Dental policy restrictions

- Pre-existing conditions, wait periods, frequency of service, excluded services, deductibles, yearly benefit maximums. / Possible work arounds for policy limitations.

You can expect to find that your dental coverage has some type of restrictions or exclusions attached to it. This would be especially true in the case of insurance policies and possibly for some discount plans too.

Some of these limitations will involve what dental procedures are covered (pre-existing conditions, excluded services) or when they can be performed (frequency of services, wait-periods). Other restrictions will involve limitations on the amount of benefits paid (deductibles, maximum benefits).

Why do policy limitations exist?

In the case of dental insurance, it's easy enough to understand why some type of limitations must be written into a policy. In order to stay in business a company can't pay out more in benefits than it collects in premiums.

All of the restrictions above are designed as a way of controlling the company's overall expenditures, so it will remain in business to provide benefits for other members too.

A) Does the policy have a "wait" period?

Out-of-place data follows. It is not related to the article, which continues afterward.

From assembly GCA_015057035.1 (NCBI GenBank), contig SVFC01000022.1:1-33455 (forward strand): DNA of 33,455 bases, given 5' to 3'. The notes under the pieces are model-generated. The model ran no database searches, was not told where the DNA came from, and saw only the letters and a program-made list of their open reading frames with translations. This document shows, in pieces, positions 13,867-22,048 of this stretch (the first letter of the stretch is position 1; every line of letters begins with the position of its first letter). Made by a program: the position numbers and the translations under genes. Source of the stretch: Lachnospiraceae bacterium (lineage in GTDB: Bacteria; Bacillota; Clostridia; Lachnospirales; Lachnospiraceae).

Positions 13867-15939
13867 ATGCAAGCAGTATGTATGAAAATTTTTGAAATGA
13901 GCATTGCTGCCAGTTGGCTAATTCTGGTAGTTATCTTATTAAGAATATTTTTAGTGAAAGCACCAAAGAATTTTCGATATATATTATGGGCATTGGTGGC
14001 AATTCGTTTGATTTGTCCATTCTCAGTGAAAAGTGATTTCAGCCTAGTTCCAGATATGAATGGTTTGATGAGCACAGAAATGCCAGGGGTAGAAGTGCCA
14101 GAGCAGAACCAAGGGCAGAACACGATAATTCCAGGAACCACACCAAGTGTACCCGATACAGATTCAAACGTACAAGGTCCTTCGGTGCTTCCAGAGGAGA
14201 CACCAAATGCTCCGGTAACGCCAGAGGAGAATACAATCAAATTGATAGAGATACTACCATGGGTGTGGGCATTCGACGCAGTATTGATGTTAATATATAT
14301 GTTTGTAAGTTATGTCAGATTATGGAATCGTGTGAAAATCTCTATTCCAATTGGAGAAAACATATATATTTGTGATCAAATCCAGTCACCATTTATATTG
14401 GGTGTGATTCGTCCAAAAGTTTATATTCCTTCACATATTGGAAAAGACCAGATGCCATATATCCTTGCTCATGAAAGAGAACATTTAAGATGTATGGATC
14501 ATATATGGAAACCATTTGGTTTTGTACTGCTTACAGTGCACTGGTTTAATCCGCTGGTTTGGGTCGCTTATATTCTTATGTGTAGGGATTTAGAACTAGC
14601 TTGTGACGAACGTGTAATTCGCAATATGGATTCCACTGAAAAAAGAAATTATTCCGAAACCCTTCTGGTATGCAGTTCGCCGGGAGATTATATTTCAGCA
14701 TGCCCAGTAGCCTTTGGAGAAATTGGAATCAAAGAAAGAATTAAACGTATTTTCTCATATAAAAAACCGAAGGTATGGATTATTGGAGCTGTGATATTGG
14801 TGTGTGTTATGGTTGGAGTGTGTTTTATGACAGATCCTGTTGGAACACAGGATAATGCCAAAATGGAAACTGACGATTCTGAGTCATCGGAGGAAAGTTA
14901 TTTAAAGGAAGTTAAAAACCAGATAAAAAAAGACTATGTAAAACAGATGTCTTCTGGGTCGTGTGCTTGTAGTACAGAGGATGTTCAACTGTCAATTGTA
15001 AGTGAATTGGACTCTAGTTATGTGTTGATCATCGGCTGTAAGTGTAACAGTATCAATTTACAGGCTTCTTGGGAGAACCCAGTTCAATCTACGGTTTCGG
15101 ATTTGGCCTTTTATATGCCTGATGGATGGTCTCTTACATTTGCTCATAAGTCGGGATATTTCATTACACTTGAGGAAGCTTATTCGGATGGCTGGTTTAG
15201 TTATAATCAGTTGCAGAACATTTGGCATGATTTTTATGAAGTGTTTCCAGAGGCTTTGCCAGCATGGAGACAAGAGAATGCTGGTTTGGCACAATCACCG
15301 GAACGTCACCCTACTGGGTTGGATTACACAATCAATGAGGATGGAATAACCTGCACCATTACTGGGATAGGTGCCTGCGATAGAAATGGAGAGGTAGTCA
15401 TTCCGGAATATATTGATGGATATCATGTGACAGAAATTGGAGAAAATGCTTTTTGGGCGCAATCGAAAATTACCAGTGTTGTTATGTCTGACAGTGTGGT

Wait periods are time frames during which certain types of procedures are not covered, or else not covered as fully as they will be after this initial time period has elapsed.

As an example:

  • You may find that during the first six months or year of a new plan's term only preventive dental procedures are covered (exams, cleanings, x-rays).

    More extensive items, such as placing dental crowns or gum surgery, or even just placing fillings, are not.

  • Then, after this initial period has elapsed, the plan becomes more inclusive and provides benefits for these services too.

Depending upon what your immediate dental issues happen to be, this type of wait clause may make a plan unsuitable for your needs.

B) Are there exceptions for pre-existing conditions?

A dental plan may have restrictions regarding "pre-existing conditions." This term, however, doesn't always mean exactly what you might think it does.

Having cavities, teeth that need root canal treatment, or even large fillings that you had always planned to replace with dental crowns don't usually fall under this category.

This term is more likely associated with limitations such as:

  • Not covering dental procedures used to replace teeth that were extracted before the person was covered by their current plan.
  • Excluding coverage for replacing crowns, bridges or dentures that are less than a certain number of years old (often 5 years).